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INTEREST: A Profile of the Sparkling Life of Shojo Manga Pioneer Eiko Hanamura




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Blackiris_
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Joined: 06 Sep 2013
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PostPosted: Wed Dec 09, 2020 2:27 pm Reply with quote
Thank you for this article, Lynzee and Matthieu! Very much appreciated!
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FireChick



Joined: 26 Mar 2006
Posts: 1798
Location: United States
PostPosted: Wed Dec 09, 2020 2:31 pm Reply with quote
It's a shame none of her manga ever got translated or released in English in some way. Considering some companies are putting out classic manga now, I bet some people would love to get their hands on her work. May she rest in peace.
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shosakukan



Joined: 09 Jan 2014
Posts: 211
PostPosted: Wed Dec 09, 2020 9:36 pm Reply with quote
Lynzee Loveridge wrote:
Long before she was recognized for her art, Hanamura was known as Shobei Sagamiya and was the daughter from a long line of merchants.

Matthieu Pinon wrote:
Descendante d’une longue lignée de marchands, Shobei Sagamiya voit le jour en 1929, dans la ville de Kawagoe, à une quarantaine de kilomètres au nord-ouest de Tokyo.

It seems that Ms Loveridge and Mr Pinon relied on the Japanese Wikipedia article about Hanamura Eiko when they wrote their articles.
The writer of the Japanese Wikipedia article about Hanamura Eiko relied upon I have become a manga-ka!?, an autobiographical book written by Hanamura Eiko.
I conjecture that Ms Loveridge and Mr Pinon erroneously thought the '「相模屋庄兵衛」の名で代々続く商家に生まれる' part in the Japanese Wikipedia article meant 'Hanamura Eiko was born as a baby who had the childhood name "Sagamiya Shōbei" in a merchant family which had a long history,' or something along those lines.
But, actually, the '「相模屋庄兵衛」の名で代々続く商家に生まれる' part in the Japanese Wikipedia article means 'Hanamura Eiko was born in a merchant family of which successive male heads used the name "Sagamiya Shōbei".'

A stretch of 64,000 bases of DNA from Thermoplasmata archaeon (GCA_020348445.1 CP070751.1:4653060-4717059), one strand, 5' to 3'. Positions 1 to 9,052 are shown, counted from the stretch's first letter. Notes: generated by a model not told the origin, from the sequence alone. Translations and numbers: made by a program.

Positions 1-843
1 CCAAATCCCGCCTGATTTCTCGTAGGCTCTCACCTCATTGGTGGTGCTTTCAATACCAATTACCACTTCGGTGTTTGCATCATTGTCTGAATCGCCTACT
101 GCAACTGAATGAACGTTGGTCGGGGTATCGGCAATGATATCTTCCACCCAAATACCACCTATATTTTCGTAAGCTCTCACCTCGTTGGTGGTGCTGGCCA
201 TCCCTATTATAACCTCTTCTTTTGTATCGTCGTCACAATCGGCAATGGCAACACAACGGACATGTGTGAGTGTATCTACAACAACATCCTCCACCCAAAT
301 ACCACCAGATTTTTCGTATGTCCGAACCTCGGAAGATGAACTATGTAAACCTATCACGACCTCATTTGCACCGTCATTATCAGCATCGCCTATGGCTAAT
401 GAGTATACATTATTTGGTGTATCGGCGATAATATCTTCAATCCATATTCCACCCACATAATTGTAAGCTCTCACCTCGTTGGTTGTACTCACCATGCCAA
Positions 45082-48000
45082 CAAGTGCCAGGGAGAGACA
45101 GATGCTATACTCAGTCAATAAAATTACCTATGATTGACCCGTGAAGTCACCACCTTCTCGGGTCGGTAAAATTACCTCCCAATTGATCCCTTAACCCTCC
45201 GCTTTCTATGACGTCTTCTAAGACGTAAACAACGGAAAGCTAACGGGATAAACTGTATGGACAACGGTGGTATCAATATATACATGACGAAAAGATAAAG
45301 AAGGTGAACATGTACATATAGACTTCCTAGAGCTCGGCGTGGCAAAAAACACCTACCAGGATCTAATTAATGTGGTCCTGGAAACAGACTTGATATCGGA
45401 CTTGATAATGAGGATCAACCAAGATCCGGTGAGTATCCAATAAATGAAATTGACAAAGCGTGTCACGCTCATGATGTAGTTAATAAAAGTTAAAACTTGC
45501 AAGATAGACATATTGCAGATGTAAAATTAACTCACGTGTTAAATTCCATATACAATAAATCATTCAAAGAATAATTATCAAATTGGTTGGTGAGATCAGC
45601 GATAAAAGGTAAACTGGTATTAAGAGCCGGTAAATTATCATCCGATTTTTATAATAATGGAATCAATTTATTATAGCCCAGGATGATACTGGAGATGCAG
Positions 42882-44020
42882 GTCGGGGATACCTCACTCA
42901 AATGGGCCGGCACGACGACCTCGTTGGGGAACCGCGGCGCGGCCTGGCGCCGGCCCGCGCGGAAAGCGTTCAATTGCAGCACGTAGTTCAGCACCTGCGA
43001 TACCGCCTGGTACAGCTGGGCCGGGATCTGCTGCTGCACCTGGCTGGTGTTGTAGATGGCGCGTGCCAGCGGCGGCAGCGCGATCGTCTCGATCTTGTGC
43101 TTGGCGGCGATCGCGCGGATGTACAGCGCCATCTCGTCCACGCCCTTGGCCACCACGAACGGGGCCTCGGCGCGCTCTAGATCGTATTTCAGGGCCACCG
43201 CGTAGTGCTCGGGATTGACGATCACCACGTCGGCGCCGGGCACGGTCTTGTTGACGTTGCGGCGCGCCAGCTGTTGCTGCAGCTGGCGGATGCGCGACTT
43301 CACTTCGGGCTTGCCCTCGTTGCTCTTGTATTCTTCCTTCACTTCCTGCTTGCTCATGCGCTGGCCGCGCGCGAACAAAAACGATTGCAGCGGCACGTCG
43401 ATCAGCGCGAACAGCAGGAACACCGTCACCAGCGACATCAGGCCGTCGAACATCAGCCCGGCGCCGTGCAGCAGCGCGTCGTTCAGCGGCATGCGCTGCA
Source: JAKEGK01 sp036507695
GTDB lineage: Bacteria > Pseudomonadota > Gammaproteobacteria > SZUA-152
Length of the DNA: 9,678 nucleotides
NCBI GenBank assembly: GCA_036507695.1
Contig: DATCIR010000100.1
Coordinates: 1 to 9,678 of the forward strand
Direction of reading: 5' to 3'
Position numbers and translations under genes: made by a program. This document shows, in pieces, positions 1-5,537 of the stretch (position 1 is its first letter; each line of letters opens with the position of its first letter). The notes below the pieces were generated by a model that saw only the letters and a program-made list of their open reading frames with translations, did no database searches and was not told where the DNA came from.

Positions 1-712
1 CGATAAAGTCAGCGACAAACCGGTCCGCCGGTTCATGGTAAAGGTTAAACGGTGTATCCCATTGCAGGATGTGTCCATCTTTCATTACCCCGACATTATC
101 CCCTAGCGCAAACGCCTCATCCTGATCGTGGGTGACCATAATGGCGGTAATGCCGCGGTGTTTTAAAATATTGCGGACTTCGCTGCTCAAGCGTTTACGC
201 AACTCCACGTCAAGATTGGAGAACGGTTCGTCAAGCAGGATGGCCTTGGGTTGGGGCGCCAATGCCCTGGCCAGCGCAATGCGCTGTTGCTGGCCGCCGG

So, sentence structure-wise, '「相模屋庄兵衛」の名で' is connected to '代々続く'. Not to '生まれる'.
Actually, 'Sagamiya Shōbei' is the hereditary name/'title' of the male head of the merchant family in which Hanamura Eiko was born.
The part about 'Sagamiya Shōbei' in the the Japanese Wikipedia article and the quivalent part in the I have become a manga-ka!? book discuss male head(s) of the merchant family in question.
According to I have become a manga-ka!?, Sagamiya (the 'Sagamiya' part is the name of the shop, rather than a family name in the usual sense) was a pawnshop and inn, and Sagamiya Shōbei the 7th was a man who lived about in the Genroku period (1688-1704).
'***-ya' (the name of a shop) plus 'an archaic name' such as 'Sagamiya Shōbei' is a typical name of the male head of a merchant family in olden days.
Japanese novelist Kobayashi Nobuhiko was born in a merchant family which ran a famous confectionery shop since the Kyōhō period (1716-1736) in the Nihonbashi district of Edo/Tokyo, and he talks about Tachibanaya Yasuemon, the hereditary name of the male head of his merchant family in his autobiographical books. ('Tachibanaya Yasuemon', too, consists of '***-ya' and 'an archaic name'.) He has also said that he did not become Tachibanaya/Kobayashi Yasuemon the 10th because he became a literary writer and did not succeed his father as the head of his family business.
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octopodpie
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Joined: 02 May 2011
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Location: Washington State
PostPosted: Thu Dec 10, 2020 1:06 am Reply with quote
Thank you very much for the explanation, I'll also send it over to the French staff.
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shosakukan



Joined: 09 Jan 2014
Posts: 211
PostPosted: Tue Dec 15, 2020 9:55 am Reply with quote
octopodpie wrote:
Thank you very much for the explanation, I'll also send it over to the French staff.

It's a pleasure. And thank you for taking the trouble to send my explanation to the French staffers.


I have read the 21-emon manga by Fujiko F. Fujio in the original, and it is a science-fiction comedy manga of which principal characters are a family who runs a hotel which has a long history in Tokyo in the future (the 21st century which was imagined in a comedic science-fiction way in the 1960s).
'21-emon' is the name of the protagonist, and the '21' part in his name indicates that he will become the 21st head of his family business. His father is 20-emon. An ancestor of 21-emon started to run the hotel as their family business in the Edo period.
The '-emon' part of the name '21-emon' is a name constituent of which stylistic feel is archaic and Edo period-ish. The name of the hotel which the family runs, too, is archaic in Tokyo of the future.
The funniness of the eponymous hero's name and the manga's title is generated by his having a partly archaic Edo period-ish name despite his living in Tokyo in the scince-fictional future which even extraterrestrials as sightseers visit.

On my desk, there happens to be a scholarly reprint of Shunshoku Umegoyomi, a book by Edo-period writer Tamenaga Shunsui (1790-1844).
The colophon of Shunshoku Umegoyomi says:
Quote:
江戶 爲永春水著

同  柳川重信画

大内興立 十杉傳第五編 爲永春水著編
            全五册 出來

天保四年癸巳孟陽発販

江戶書房 西村屋与八
     大島屋傳右エ門

The publishers' names '西村屋与八' (Nishimuraya Yohachi) and '大島屋傳右エ門' (Ōshimaya Den'emon), too, are examples of '***-ya plus an archaic name'-style names which merchants used in olden days.
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